Typography Project 2

Letterform Construction

Scans

Choices

Final choices

Uppercase – Before

Uppercase – After

Lowercase – before

 Lowercase – after

 

Paragraphs of Type

I chose excerpt #2 because it seemed like an article I would read in a newspaper or a news site. Most news sites and newspapers use Serif fonts for their articles, so I chose the font Bitter.  I added a line height of 1.5 em to show a bit of distinction between lines, as a long article with a lot of words can look overcrowded. I also chose a narrower width, to give it a more news article feel.

The settings I used:

           Column width: 25em;

            Font-family: ‘Bitter’, serif;

            Font-size: 1em;

            Leading: 1.5em;

            Tracking: 0em;

Trying out different column widths:

100em

45 em

 

35 em

25 em

Expressive Type

To find different ways to express words, I wrote down what I saw/visualized when I read the word. I tried my best to show what I visualized without making it look like an illustration. I started with just using the words, black type on a white background, but when I started expressing the word popcorn, I thought of the red background with yellow type – this can help visualize popcorn as this is the stereotypical popcorn picture.

I decided to use a serif font for the word popcorn, because when written in lowercase, the serifs almost look like kernels. I also liked the look of a modern serif typeface, it gave the word a playful look, which can be associated with the word popcorn because of movies, fun, and entertainment.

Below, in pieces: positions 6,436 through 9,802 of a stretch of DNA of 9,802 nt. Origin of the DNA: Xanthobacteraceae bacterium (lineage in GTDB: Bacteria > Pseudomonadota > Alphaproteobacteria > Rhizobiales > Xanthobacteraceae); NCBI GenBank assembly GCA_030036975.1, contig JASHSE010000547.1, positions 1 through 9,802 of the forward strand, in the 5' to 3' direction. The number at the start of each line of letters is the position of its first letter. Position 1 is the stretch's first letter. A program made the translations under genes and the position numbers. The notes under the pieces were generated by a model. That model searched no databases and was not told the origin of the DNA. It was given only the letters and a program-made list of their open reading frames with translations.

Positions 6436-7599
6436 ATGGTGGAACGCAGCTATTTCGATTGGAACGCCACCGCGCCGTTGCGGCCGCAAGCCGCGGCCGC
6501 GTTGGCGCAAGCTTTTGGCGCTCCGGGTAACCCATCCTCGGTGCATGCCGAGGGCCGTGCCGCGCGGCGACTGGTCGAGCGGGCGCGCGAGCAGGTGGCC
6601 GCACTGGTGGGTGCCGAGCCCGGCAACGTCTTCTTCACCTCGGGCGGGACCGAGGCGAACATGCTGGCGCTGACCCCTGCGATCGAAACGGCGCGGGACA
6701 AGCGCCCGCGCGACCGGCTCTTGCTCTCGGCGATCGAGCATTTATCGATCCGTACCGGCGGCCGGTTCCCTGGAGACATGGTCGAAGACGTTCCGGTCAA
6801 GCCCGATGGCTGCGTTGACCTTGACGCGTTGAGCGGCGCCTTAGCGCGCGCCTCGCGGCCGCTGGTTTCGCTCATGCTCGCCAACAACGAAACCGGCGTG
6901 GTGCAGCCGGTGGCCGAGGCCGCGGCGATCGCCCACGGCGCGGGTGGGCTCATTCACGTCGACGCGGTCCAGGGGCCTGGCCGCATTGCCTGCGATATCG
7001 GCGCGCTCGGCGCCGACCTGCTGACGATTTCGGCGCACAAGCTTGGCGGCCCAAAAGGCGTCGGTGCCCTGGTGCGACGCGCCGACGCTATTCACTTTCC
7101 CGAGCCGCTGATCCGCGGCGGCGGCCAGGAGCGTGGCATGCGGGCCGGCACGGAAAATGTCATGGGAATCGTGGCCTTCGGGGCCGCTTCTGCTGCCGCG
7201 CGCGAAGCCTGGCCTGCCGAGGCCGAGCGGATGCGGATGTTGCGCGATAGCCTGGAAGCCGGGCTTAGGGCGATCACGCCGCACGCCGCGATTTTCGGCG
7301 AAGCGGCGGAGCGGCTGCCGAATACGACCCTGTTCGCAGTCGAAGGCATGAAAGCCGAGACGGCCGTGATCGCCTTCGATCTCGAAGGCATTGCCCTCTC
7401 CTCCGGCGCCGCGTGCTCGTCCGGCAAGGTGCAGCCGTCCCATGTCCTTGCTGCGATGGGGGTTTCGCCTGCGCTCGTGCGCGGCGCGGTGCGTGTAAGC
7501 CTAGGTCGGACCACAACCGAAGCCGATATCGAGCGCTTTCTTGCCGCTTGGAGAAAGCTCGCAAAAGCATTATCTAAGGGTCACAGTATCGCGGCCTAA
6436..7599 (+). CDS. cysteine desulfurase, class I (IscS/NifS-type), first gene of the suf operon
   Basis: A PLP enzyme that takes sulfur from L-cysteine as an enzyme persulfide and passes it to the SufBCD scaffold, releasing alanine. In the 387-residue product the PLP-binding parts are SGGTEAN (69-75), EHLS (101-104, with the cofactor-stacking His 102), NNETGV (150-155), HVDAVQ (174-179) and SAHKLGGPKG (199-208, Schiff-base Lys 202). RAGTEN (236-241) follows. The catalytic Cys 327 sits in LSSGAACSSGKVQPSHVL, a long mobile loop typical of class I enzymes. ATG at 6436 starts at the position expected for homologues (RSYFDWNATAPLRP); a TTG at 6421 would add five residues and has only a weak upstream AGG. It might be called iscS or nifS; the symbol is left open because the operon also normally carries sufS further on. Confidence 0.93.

I used different shades of yellow, to show value. Another reason is that not all the popcorn in a bucket will be the same colour. Some will be bright yellow and some will be light yellow. When I added the red background, it started to look like a logo for popcorn. I also like how the dark red background brings emphasis to the bright yellow text.

Instead of placing the text on a straight line, I piled it all together, rotating a few letters. This gives the illusion of popcorn, like it was put on top of a table.

Final Product

IxD Navigation: Fortune Teller

View project on browser

For this project, I decided to do a fortune teller. When I was looking through the choices for this project, I knew I wanted to do one of the fortune teller choices, but I wanted one that will challenge my design skills. I decided to go with my own rendition of Zoltar, a fortune teller machine, that gives the same responses as a magic 8 ball.

The target audience of this are teenagers and young adults. It is for entertainment purposes, but it can also help those who are having a hard time making a decision.

Below are pictures of Zoltar for inspiration.

I decided to name my fortune teller Morgana, based on a character from the game Avalon.

My final design for Morgana:

CODING

To start my project, I first coded the basic HTML elements. Then I coded the JS functions to tell the fortune.

Whenever I clicked the button, the page quickly refreshed and I did not get a chance to see the result. To fix this, I added the prevent default action.

When I first coded, it kept giving me the same answer.  

So I added the formula (see var fortuneTold) to give 20 responses in random order. The code worked!

While testing, I realized that even if there is nothing in the form, it still gave an answer.

So I added an if/else statement to only give a fortune if there is text in the form.

When I was designing, I noticed there was always a margin around my body. So I used the * selector to make the default padding and margin 0, and the white border disappeared.

I also noticed that the CSS animation played whether or not there was text in the box, so I added the same if/else statement to the animation  toggle function. I also changed the style colour of the text to be red if there is no text in the form.

 

The hardest challenge from this project was the animation of the arms. I needed the arms to rotate on the corner, not the middle of the picture. After research, I found that transform-origin moves the anchor point, and the arms rotated on the origin point I gave it.